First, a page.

Before I begin, I need to emphasize one thing: Any guy, regardless of skill or creativity can do this project on a lazy Saturday. It requires minimal investment, minimal tools, and minimal design skill.
Living on your own is hard. Bills, maintenance, rent. But one of the hardest things for a man newly on his own is creating a home. Furniture, decorations, and art are not only expensive, they find themselves low on the priority list. Hell, you're not going to spend $1,000 on a couch if you can't even contribute a few hundred bucks a year to your 401(k).
Just like a man's shoes or how he takes care of his vehicles, how he styles his home is a true representation of who he is. We dress well to convey something about ourselves. We're strong and successful. Tasteful and attentive. Sexy and masculine. A man's home is no different, whether it's the Playboy mansion or a studio apartment in the middle of nowhere.
So what to do? Unfortunately many guys in their 20's assume that since they can't afford nice furniture and decorations that they'll be forced to live in a desolate, IKEA-filled bachelor pad, allowing folks to come over only after a few drinks and the sun has gone down.
But there is another solution–and not only is it cheap, insanely easy, and masculine, you'll score major points with whoever comes over.
A hundred years ago if a guy needed a table he had three options: buy one, be given one, or build one. The last of which, satisfies a gentleman's primal desire to build his home with his own hands. Fast forward to the present, and the skills to do that have been lost over generations, let alone many guys at our age live in apartments with no physical space to build furniture even if they knew how.
The solution to all these problems is surprisingly simple: Find an old, unwanted piece of wood furniture and redo it. Strip it down to its wood, and breathe new life into a piece of discarded furniture that will look like it cost hundreds of dollars.
My first adventure into redoing furniture started only a few months ago. I was walking the dog here in Los Angeles and stumbled upon an ugly wooden dresser on the sidewalk. Finding furniture on the street is not uncommon here, in fact, there's a service to call for the city to come pick up big items like mattresses and tables. So I regularly see various home items awaiting their funeral on the sidewalk.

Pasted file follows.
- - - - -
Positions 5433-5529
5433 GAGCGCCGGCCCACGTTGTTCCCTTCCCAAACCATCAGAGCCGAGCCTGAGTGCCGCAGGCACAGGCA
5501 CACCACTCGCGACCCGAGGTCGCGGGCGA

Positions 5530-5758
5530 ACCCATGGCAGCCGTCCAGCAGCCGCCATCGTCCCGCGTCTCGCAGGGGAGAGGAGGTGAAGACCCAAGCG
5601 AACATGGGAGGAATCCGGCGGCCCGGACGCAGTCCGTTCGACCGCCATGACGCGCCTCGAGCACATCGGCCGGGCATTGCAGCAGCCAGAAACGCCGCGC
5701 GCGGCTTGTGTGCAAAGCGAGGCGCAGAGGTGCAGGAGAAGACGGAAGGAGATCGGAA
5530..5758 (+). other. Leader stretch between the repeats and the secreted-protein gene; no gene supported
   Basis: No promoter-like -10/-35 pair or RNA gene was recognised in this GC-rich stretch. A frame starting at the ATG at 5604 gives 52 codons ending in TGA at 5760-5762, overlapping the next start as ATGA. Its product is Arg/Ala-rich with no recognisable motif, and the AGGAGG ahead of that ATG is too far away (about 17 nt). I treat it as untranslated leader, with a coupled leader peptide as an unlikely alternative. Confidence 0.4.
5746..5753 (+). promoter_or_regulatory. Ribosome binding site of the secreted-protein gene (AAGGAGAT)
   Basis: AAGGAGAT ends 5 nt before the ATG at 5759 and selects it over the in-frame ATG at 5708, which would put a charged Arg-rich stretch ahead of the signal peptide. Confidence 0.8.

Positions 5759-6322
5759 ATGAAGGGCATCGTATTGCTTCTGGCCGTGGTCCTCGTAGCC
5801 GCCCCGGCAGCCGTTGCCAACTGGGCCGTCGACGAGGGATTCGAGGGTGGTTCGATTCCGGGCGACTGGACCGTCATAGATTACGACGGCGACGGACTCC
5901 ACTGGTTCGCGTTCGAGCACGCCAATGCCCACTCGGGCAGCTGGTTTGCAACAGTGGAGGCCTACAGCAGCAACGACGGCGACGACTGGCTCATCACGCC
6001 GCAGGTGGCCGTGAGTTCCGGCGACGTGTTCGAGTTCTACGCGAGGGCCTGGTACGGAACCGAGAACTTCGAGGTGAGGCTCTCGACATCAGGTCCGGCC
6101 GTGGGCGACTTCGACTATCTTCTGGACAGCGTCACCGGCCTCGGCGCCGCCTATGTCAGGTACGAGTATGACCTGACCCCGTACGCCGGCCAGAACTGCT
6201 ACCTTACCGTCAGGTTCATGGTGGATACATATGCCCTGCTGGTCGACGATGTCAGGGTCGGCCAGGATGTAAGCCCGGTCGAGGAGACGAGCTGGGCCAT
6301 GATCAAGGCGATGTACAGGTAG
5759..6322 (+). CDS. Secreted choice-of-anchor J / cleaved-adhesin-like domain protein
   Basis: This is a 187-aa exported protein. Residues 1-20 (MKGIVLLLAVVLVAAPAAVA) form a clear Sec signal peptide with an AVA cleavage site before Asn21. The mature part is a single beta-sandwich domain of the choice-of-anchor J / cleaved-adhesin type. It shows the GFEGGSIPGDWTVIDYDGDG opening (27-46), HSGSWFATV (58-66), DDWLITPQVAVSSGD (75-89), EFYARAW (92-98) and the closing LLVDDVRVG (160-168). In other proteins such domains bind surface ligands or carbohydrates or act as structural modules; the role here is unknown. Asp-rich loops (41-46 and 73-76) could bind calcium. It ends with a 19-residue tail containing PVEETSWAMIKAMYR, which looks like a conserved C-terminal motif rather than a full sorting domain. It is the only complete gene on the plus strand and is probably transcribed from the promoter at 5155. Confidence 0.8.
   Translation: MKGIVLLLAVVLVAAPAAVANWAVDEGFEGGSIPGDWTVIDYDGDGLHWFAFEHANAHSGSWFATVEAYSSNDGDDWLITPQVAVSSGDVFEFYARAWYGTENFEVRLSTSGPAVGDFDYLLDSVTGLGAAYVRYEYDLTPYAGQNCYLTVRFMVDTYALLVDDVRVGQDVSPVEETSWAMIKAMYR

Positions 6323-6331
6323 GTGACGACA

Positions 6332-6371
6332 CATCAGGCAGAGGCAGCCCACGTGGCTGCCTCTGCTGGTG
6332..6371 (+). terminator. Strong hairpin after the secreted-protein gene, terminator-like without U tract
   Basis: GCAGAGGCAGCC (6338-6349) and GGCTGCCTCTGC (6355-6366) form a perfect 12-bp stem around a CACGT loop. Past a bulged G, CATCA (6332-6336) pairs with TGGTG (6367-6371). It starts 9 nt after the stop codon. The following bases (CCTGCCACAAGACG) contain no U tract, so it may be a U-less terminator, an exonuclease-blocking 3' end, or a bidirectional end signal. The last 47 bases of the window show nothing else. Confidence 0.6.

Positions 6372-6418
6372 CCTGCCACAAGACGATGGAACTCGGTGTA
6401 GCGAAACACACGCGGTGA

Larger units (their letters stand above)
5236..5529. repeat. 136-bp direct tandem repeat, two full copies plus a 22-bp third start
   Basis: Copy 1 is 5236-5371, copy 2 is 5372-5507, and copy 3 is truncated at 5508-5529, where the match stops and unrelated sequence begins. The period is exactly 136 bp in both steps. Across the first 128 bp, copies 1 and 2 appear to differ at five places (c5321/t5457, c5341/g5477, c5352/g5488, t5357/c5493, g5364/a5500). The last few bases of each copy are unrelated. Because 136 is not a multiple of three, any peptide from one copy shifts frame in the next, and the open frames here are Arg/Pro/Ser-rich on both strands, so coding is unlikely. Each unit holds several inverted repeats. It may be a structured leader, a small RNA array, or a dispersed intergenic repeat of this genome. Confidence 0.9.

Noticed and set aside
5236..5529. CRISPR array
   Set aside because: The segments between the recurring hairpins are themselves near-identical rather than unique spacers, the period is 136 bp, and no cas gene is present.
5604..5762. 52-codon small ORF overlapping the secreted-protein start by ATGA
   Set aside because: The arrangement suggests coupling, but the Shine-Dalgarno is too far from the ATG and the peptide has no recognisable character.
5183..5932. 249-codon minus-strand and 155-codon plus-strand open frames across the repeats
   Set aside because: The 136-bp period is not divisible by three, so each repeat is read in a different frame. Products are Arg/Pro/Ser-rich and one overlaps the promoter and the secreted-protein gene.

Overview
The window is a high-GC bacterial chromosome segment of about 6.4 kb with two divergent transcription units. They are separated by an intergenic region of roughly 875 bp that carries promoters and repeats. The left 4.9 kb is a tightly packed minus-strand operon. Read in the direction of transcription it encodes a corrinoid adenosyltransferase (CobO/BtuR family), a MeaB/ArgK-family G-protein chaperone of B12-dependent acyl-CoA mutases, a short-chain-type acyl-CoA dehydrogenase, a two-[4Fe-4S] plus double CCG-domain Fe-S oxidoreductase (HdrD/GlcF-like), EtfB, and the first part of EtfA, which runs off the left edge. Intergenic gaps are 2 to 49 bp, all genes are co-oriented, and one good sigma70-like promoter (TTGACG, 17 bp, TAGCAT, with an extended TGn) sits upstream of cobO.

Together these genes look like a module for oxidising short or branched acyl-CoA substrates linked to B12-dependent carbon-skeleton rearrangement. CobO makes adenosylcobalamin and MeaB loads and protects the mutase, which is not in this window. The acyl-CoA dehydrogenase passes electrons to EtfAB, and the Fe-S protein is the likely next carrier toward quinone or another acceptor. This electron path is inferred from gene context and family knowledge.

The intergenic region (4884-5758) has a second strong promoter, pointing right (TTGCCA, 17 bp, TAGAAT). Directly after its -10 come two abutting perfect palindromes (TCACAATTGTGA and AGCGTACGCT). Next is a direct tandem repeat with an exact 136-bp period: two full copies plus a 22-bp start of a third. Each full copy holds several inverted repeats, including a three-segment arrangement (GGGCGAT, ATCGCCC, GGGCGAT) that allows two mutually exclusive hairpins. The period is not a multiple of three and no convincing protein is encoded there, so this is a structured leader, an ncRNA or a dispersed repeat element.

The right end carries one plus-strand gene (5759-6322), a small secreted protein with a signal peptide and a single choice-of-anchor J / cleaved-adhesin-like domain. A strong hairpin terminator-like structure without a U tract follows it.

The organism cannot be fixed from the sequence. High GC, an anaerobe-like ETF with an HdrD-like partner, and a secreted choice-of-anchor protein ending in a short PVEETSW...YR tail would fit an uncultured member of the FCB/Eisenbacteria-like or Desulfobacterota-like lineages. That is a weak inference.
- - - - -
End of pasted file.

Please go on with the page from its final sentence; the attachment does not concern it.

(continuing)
And occasionally, there's a piece that's been battered, repainted, and ignored for decades that is a diamond just needing a little polishing.
To illustrate just how simple the process for redoing a piece of furniture is, I'll break it down into 3 steps:
- Removing old paint or varnish
- Applying new paint and stain
- Roughing it up around the edges to give it an antiqued look
That's it. The rest is just details, and they're super easy. The best part is the style I'm going for is old and antiqued. I like that it looks like maybe it's been sitting in a barn for 20 years. This makes it very hard to mess up. Sand off too much? The paint is uneven? Deep gouges in the wood? Perfect, it's all a part of the look.
My second piece shown here, was even easier than my first so I'll start with it. I paid $10 for it at yard sale, and it's old. The 70's at the newest would be my guess, possibly older. I did all this work on a balcony that's only 4 feet wide.
Put down a plastic drop cloth ($1.99 at a hardware store). The best thing about redoing wood furniture is you can get an amazing look by re-staining the top. So, I taped off the top and removed the drawer pulls so that I wouldn't get paint on them.
After that, I simply spray painted the front and sides with gray primer. This dresser had some unique trenches that were darker than the rest of the wood that I wanted to preserve. I used a Q-Tip to fill the trenches with vaseline to protect them from the paint. After the paint dried I simply wiped away the vaseline.
When spray painting, you want to do several light layers. Holding the can at 6 to 12 inches away, spray the paint in an even, light layer to avoid puddling, dripping, and thick spots. A can of spray paint costs less than $5.
It took me 3 coats to get the consistency I wanted.